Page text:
Friday, November 2, 2012

All Souls' Day

The first time I took a friend to a solemn high Mass I offered him a translation of the various antiphons and readings from my Baronius hand missal, but he declined to use it, instead preferring to listen to the chants and readings being sung as they were. Despite not knowing Latin he learned a great deal at that Mass. How could he not?

Today is a day where the Mass and its texts teach us a lot. The Requiem Mass is one of the most sublime and haunting amalgamation of texts and chants ever heard. Some of the polyphonic and orchestral settings for today's Mass—especially Mozart's—can thunder over you, but nothing quite does the job on the Inroit or Dies Irae like plainsong.

The tract, Dies Irae, originally fell on the first Sunday of Advent, emphasizing the apocalyptic nature of the season, as we anticipate Christ's coming. Its current place, in the Requiem Mass, is similarly fitting: this Mass prays for those who are meeting or have met God's awesome judgment. The first several verses give us an eerie picture of our own judgment, particularly the first verse:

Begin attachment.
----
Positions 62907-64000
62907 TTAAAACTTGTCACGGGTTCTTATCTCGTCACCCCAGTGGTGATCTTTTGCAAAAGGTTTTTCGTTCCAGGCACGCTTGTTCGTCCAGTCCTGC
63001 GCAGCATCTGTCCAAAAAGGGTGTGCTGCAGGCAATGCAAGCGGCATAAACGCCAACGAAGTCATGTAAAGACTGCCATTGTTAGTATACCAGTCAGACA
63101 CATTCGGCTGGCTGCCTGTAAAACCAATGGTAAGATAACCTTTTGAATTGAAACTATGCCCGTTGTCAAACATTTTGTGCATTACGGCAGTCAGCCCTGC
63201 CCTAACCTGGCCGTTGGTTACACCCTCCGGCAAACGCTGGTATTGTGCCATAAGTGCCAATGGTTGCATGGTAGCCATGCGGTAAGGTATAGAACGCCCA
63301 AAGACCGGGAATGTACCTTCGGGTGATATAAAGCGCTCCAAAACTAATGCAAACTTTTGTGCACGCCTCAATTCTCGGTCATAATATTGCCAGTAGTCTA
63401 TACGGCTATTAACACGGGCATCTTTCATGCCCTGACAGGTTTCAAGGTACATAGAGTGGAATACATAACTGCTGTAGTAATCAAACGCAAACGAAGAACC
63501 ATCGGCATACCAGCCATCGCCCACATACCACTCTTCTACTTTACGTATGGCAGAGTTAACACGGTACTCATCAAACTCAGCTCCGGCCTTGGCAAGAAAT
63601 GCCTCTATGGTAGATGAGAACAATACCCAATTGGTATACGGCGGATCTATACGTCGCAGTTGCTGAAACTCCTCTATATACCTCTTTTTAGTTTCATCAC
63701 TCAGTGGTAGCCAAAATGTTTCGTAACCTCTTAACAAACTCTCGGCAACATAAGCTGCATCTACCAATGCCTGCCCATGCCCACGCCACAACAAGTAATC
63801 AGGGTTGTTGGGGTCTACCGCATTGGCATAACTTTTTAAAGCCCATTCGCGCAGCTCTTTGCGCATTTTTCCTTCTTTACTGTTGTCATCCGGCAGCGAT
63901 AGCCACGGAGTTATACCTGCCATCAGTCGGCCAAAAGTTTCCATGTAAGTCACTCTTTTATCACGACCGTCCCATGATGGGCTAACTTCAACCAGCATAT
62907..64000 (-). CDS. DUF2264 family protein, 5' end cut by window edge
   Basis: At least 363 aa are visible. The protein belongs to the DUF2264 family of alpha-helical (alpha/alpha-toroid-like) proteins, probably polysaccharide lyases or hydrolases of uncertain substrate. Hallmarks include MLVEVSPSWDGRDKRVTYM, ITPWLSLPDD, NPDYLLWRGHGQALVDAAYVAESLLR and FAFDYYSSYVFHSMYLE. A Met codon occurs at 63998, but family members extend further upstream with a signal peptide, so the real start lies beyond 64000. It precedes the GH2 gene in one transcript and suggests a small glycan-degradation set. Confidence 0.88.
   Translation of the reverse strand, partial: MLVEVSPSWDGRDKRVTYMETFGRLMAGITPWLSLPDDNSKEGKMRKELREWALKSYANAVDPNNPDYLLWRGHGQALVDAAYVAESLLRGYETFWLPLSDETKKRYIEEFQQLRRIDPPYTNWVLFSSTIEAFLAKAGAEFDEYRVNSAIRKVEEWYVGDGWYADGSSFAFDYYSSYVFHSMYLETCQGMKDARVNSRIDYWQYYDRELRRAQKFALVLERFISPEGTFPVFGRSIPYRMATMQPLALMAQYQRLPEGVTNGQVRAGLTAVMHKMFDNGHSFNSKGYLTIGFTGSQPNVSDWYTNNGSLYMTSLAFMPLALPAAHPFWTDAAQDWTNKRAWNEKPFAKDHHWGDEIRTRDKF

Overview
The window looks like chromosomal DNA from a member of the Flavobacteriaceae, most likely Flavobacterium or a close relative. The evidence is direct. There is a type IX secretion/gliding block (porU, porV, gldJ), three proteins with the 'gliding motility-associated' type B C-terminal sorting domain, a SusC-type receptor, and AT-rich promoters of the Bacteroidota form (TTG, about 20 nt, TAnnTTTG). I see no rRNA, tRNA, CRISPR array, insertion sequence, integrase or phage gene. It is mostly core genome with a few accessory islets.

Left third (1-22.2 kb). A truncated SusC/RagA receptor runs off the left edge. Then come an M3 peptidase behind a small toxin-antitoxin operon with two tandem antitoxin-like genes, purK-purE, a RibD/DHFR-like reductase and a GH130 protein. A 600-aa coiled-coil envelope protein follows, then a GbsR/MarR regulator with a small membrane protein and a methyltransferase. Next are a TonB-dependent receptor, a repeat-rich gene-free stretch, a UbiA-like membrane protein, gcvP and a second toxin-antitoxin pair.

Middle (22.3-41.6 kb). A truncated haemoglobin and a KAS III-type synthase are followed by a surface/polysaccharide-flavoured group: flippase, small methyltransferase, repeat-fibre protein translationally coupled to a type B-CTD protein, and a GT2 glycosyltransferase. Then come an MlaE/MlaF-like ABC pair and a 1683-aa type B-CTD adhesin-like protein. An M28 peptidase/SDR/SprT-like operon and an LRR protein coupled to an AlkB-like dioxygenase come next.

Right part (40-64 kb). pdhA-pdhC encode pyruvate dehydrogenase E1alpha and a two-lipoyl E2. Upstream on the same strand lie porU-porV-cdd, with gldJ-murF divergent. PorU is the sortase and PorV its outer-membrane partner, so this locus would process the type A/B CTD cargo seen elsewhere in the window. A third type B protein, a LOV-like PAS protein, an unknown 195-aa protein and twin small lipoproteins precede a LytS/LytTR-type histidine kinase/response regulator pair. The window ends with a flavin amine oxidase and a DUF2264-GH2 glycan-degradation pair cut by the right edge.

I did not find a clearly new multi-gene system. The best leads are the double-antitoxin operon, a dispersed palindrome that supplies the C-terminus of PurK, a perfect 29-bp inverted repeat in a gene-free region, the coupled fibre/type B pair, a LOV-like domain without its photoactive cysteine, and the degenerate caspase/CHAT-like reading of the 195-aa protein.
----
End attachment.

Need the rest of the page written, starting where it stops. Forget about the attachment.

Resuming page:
Day of wrath, that day
When the world will dissolve in ashes burning
As told by David and Sybil

Later the great hymn focuses on the deceased, probably a later addition:

How tearful that day will be!
When the man to be judged
Rises from ashes
Therefore, spare him, oh God!

Sweet Lord Jesus!
Grant them eternal rest. Amen

After the Last Gospel the priest and his ministers go to the catafalque—a pseudo-coffin made to recall the souls of purgatory present at Mass who require prayers of aid. The priest sprinkles it with holy water and incenses it whilst saying the Pater noster. The great Libera Nos is sung. At the end there are a few short prayers. Here is one such instance from Rome:

Libera nos, Domine, de morte aeterna, in die illa tremenda: * Quando coeli movendi sunt et terra: * Dum veneris judicare saeculum per ignem.—Libera nos from the absolution
Deliver me, O Lord, from death eternal in that awful day. * When the heavens and the earth shall be moved: * When Thou shalt come to judge the world by fire.—translation of above 


  1. I love Dies Irae! How could people like the hippy music in the New Mass, especially when compared to this kind of chanting!

    1. Dies Irae is the most remarkable of hymns, I agree. Unfortunately musical selection in the average parish these days is not up to par, partially because they are not mandated to use music like this.